Wednesday, December 13, 2006

Lost in Translation

BBC News 24 had a segment last night (there is a related article online) on the cost incurred by the public sector when providing translation services to people who don’t speak English. The grand total (although I should probably say shameful total) was £100m. Uncharacteristically the BBC highlighted the folly of such expenditure; it creates a disincentive for non-English speaks to learn English. The BBC interviewed two immigrants, one resident in the UK for two years, the other for 22 years; neither of them could speak English. Both indicated that the translation services provided by their local councils etc removed any reason for them to learn English.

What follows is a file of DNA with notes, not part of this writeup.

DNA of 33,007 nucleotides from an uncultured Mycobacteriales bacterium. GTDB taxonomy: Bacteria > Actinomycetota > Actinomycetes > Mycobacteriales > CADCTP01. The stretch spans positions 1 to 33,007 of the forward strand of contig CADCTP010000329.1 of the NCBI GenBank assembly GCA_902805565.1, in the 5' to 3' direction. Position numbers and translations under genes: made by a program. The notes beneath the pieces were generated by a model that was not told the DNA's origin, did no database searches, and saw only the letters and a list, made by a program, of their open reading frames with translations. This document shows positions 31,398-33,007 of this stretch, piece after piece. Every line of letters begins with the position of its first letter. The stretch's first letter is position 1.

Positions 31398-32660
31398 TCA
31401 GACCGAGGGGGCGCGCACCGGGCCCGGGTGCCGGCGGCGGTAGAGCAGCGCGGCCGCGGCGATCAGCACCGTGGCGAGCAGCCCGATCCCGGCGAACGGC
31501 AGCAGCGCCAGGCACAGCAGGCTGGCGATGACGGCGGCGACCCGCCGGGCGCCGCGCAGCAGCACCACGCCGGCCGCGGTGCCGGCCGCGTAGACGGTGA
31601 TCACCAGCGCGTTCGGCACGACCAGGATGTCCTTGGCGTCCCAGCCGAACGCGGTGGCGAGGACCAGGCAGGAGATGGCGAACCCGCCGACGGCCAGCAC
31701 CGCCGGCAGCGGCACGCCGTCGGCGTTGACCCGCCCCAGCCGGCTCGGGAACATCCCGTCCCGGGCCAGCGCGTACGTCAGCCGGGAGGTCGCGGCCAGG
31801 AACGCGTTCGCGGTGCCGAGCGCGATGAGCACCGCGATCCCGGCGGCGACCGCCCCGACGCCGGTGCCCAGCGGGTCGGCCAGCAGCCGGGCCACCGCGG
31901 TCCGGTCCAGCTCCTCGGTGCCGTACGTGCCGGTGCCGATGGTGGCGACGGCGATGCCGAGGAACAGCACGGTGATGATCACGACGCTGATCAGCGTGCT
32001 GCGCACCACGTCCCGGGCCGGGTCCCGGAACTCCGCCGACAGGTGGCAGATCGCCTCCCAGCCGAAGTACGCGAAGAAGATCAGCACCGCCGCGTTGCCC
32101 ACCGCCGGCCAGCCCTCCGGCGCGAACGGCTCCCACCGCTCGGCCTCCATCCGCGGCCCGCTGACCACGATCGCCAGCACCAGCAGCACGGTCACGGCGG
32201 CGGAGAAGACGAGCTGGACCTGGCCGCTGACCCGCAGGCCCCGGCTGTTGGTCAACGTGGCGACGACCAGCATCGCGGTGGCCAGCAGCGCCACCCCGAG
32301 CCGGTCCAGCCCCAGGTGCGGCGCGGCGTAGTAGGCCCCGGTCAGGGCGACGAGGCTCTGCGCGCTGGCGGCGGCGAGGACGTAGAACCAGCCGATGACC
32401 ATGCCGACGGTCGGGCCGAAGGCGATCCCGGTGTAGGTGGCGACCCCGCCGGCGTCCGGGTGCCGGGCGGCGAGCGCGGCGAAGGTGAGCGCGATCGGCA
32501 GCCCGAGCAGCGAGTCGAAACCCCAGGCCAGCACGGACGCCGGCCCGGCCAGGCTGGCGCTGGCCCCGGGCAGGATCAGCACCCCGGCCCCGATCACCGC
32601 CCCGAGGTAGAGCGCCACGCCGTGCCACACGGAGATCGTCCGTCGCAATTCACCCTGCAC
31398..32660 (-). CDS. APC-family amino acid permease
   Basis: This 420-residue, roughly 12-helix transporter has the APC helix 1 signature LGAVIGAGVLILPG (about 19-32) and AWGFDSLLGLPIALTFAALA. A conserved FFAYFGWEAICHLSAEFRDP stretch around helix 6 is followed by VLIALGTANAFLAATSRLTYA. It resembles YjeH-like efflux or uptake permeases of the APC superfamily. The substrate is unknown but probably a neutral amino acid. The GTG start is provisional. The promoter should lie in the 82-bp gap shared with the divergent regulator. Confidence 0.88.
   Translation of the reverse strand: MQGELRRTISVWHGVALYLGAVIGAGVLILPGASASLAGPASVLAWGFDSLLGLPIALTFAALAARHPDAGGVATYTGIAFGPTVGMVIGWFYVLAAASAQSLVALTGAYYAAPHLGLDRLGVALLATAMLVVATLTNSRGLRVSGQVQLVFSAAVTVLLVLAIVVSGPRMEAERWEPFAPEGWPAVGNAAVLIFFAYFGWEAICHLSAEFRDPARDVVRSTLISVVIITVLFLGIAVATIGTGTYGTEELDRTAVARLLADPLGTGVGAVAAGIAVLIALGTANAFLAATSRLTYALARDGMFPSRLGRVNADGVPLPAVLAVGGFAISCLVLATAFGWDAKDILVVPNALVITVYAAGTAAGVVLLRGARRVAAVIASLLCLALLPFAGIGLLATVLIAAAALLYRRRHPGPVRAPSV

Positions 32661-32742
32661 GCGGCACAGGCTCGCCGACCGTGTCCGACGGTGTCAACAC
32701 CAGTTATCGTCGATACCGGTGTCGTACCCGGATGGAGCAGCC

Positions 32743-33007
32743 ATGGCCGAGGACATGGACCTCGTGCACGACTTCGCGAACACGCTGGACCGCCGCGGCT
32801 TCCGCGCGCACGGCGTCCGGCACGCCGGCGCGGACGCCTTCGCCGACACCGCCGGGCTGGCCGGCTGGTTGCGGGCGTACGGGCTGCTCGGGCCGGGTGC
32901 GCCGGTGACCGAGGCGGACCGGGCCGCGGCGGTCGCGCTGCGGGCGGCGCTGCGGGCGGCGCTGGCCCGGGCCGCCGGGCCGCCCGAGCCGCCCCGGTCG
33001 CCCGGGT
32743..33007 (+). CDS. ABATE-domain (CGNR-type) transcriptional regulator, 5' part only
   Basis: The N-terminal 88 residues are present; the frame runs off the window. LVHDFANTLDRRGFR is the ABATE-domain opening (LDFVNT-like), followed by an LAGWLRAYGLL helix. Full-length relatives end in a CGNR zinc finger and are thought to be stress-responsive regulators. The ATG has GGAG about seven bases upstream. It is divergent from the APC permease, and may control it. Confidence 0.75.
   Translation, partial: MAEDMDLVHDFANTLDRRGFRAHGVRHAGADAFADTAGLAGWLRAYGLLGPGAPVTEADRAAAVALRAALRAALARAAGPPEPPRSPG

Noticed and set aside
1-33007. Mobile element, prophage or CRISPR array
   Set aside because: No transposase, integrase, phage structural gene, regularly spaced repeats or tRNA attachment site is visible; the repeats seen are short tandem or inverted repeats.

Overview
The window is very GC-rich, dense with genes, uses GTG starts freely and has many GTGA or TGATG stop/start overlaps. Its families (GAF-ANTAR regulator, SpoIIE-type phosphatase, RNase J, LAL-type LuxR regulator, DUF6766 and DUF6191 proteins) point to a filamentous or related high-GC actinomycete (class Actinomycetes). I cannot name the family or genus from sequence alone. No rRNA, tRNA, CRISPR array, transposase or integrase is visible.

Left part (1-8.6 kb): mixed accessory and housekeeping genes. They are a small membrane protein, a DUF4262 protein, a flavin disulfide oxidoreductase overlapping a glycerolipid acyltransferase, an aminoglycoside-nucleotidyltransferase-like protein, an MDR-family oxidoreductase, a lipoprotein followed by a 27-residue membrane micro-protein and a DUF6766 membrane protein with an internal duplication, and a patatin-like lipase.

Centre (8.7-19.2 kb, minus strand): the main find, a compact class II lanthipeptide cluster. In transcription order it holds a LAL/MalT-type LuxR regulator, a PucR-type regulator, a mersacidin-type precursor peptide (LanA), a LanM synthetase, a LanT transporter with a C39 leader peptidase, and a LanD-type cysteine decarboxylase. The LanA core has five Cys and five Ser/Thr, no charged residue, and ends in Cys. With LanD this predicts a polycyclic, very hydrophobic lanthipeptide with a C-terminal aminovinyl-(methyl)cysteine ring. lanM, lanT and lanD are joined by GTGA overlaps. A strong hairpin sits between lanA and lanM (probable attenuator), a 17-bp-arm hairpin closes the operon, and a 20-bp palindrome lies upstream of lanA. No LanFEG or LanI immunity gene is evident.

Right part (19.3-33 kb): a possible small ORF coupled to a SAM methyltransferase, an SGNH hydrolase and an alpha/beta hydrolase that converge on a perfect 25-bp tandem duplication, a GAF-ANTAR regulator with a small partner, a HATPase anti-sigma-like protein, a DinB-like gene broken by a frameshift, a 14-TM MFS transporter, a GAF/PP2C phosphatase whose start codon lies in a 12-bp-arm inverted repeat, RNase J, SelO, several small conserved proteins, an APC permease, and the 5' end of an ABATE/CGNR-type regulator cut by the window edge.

For me however the parallels between the provision of translation services, and the provision of welfare are too important for us to ignore. If translation services remove the incentive for immigrants to speak English, is it really that surprising that welfare removes the incentive for people to work? After all, if you pay a person more to sit at home and do nothing than they could earn for doing an honest day’s work, is it surprising that so many people choose to rely on welfare rather than on themselves?

Welfare is a trap. A gilded trap perhaps, but a trap nevertheless.


eu_serf said...

Should we really believe that if free translation wasn't available, a market alternative would not become immediately available?

Tory in the Wilderness said...

You can't seriously be suggesting that we should... surely not... trust the market!!!

I'm constantly amazed at the lack of trust the leftist elite have in people; of course given this lack of trust it is hardly surprising they have such little faith in the free market.

Cllr Green said...

Or, heaven forbid, they learn English out of respect for the people around them.